The U.S. Environmental Protection Agency seeks to strengthen limits on wastewater discharges from coal-fired power plants in a proposed regulation announced March 9 that officials say would be the toughest ever proposed for effluent pollution. EPA Administrator Michael Regan said the new "effluent limitation guidelines" for steam-generating electric power plants—which typically are coal plants but can also include oil and gas plants—would reduce pollutants such as selenium, mercury, arsenic, nickel and bromide in discharged wastewater by about 584 million pounds annually.

The regulation also would improve public health, particularly in low-income communities located near power plants.  

The guidelines are numeric limits incorporated by states and EPA regions into the National Pollutant Discharge Elimination System (NPDES) framework. 

The agency proposal is in response to President Joe Biden’s 2021 executive order requiring a review and rescission of any rules enacted during the Trump administration that do not adequately protect public health or the environment. In 2020, the Trump administration released a less-stringent rule to replace one developed in 2015. 

The proposal would establish a limit of zero for all pollutants in flue-gas desulfurization wastewater and a numeric limit for mercury and arsenic in combustion residual leachate. It also addresses wastewater produced by coal-fired plants that is stored in surface impounds, such as coal ash ponds. 

These would be defined as “legacy” wastewater. Through the proposal, EPA seeks comment on whether to develop more stringent discharge standards for these particular types of wastewater.  

Technologies to treat wastewater filled with pollution from coal and other steam-generating power plants, particularly membrane technologies, have evolved over time, said Regan. Agency staff worked with industry groups, utility and power companies, environmental advocates and community organizations to identify the “best economically achievable” technologies to protect public health and communities as they developed an update to the rule, he noted.  “This proposed rule represents an ambitious step toward protecting communities from harmful pollution while providing greater certainty for industry,” Regan said.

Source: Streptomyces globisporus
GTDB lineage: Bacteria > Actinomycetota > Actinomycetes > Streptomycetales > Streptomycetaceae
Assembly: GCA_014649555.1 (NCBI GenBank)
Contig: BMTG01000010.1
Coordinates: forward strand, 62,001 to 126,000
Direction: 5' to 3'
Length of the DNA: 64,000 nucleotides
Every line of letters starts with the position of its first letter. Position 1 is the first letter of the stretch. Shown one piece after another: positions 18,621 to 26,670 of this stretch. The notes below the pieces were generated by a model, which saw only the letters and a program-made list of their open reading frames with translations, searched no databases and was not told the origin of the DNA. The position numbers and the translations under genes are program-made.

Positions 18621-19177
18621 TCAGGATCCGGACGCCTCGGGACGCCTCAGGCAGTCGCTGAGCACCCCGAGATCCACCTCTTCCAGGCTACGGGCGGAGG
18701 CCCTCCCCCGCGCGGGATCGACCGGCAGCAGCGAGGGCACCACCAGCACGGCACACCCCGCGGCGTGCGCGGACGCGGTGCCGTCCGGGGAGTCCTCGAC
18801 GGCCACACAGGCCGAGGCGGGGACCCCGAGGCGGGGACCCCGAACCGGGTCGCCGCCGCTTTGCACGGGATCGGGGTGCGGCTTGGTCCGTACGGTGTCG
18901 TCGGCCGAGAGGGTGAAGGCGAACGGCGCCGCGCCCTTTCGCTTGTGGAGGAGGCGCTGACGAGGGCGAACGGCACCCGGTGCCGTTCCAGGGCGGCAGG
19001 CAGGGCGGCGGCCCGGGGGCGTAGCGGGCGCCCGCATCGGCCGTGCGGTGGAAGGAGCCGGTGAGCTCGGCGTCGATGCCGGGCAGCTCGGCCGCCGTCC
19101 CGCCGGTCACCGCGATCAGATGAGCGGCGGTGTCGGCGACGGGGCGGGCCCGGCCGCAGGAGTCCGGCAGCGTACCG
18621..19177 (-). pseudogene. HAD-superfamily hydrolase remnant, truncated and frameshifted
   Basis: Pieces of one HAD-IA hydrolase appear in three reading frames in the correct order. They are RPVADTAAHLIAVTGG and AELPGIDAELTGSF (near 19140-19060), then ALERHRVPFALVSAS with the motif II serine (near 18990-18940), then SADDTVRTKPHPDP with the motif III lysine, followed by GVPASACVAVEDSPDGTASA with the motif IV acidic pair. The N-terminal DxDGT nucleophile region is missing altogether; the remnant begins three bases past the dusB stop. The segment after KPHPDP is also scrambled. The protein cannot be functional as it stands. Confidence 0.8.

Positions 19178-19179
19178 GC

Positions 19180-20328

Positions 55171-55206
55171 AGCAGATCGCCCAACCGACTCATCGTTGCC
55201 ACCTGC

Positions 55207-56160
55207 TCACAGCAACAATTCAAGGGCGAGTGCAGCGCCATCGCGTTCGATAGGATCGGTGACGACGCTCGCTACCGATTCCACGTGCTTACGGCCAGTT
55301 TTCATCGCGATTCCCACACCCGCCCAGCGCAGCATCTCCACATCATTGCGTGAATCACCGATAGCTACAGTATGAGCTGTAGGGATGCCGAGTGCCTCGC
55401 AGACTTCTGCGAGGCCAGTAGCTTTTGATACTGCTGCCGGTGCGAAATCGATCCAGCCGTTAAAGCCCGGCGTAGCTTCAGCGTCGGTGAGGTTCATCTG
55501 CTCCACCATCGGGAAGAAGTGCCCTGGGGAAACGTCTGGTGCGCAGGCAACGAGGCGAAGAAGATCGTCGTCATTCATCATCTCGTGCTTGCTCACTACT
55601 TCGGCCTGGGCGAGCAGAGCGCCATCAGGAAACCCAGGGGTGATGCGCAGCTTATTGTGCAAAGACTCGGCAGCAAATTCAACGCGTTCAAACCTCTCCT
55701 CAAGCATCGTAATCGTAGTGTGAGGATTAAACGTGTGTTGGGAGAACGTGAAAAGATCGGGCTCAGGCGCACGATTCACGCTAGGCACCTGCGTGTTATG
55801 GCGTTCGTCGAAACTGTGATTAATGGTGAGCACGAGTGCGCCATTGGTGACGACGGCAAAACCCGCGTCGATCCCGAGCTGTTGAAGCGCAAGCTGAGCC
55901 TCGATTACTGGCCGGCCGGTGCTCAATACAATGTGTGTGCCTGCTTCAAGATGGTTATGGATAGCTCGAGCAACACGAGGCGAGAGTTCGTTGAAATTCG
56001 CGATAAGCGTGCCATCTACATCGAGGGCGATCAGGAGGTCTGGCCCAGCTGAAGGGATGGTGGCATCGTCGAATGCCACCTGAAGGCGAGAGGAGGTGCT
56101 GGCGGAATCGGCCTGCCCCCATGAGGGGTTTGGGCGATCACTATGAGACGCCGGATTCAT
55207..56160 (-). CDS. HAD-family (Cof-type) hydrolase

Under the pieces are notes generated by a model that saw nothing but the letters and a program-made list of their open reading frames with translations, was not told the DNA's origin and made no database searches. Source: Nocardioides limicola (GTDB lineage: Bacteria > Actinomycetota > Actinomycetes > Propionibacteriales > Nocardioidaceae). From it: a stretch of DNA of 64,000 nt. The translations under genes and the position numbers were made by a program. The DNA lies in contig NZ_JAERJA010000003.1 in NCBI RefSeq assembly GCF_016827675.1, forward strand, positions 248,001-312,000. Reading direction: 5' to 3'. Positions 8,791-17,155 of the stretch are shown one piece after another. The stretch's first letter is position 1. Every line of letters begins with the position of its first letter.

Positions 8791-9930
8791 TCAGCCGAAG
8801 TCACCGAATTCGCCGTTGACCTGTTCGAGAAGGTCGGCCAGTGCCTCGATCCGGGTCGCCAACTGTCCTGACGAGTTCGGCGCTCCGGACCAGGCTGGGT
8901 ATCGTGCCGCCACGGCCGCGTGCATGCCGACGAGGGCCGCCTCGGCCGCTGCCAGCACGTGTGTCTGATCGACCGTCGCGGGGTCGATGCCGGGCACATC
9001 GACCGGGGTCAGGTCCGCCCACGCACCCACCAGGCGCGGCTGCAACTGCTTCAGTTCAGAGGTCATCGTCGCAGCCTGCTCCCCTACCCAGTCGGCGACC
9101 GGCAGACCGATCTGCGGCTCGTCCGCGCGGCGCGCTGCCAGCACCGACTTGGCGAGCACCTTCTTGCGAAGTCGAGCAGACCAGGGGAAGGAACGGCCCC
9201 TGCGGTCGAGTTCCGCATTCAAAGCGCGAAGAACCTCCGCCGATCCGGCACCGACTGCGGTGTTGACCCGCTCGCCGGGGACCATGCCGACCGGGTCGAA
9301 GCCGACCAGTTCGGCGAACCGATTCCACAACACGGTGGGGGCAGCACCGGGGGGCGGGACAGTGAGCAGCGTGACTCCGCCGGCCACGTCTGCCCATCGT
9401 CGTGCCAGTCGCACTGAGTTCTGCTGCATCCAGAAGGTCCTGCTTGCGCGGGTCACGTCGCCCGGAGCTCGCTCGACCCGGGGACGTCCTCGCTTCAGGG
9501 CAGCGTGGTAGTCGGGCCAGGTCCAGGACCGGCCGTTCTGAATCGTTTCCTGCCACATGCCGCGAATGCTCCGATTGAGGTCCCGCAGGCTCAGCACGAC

Plants now installing technologies to meet the 2015 and 2020 rules would have more time for compliance with the 2023 rule, EPA said. 

New 'Opt-In' Set If Plants Quit Coal

Additionally, the proposal retains a Trump rule subcategory for coal plants that have committed to stop burning coal by 2028. This group could “opt in” to a compliance path that would allow less- restrictive limits established in the 2015 and 2020 rules. 

An EPA official on a March 8 press call said the agency is aware of more utilities that wanted to “opt in” to this subcategory under the 2020 rule but missed the 2022 deadline. The proposal would extend the opt-in period to allow utilities to either retire a plant early or switch fuels to be able to do so. 

Earthjustice, an environmental advocacy group, was generally supportive of the proposal overall, but took issue with the flexible pathway for utilities to use treatment technologies through 2032 that are already out of date. “We urge EPA to finalize the strongest rule possible as quickly as possible," said Thom Cmar, the group's senior attorney, in a statement. "Power plants have already had many years to comply with these standards, and should not be allowed to wait until the end of this decade.”

Emily Fisher, Edison Electric Institute executive vice president of clean energy and general counsel, countered in an email: "We appreciate the coordinated and holistic approach that Administrator Regan and his team are taking to the suite of environmental regulations for the power sector. Such an approach supports the ongoing clean energy transition that electric companies are leading.” 

The trade group for investor-owned utilities was among entities consulted in the development of the proposal.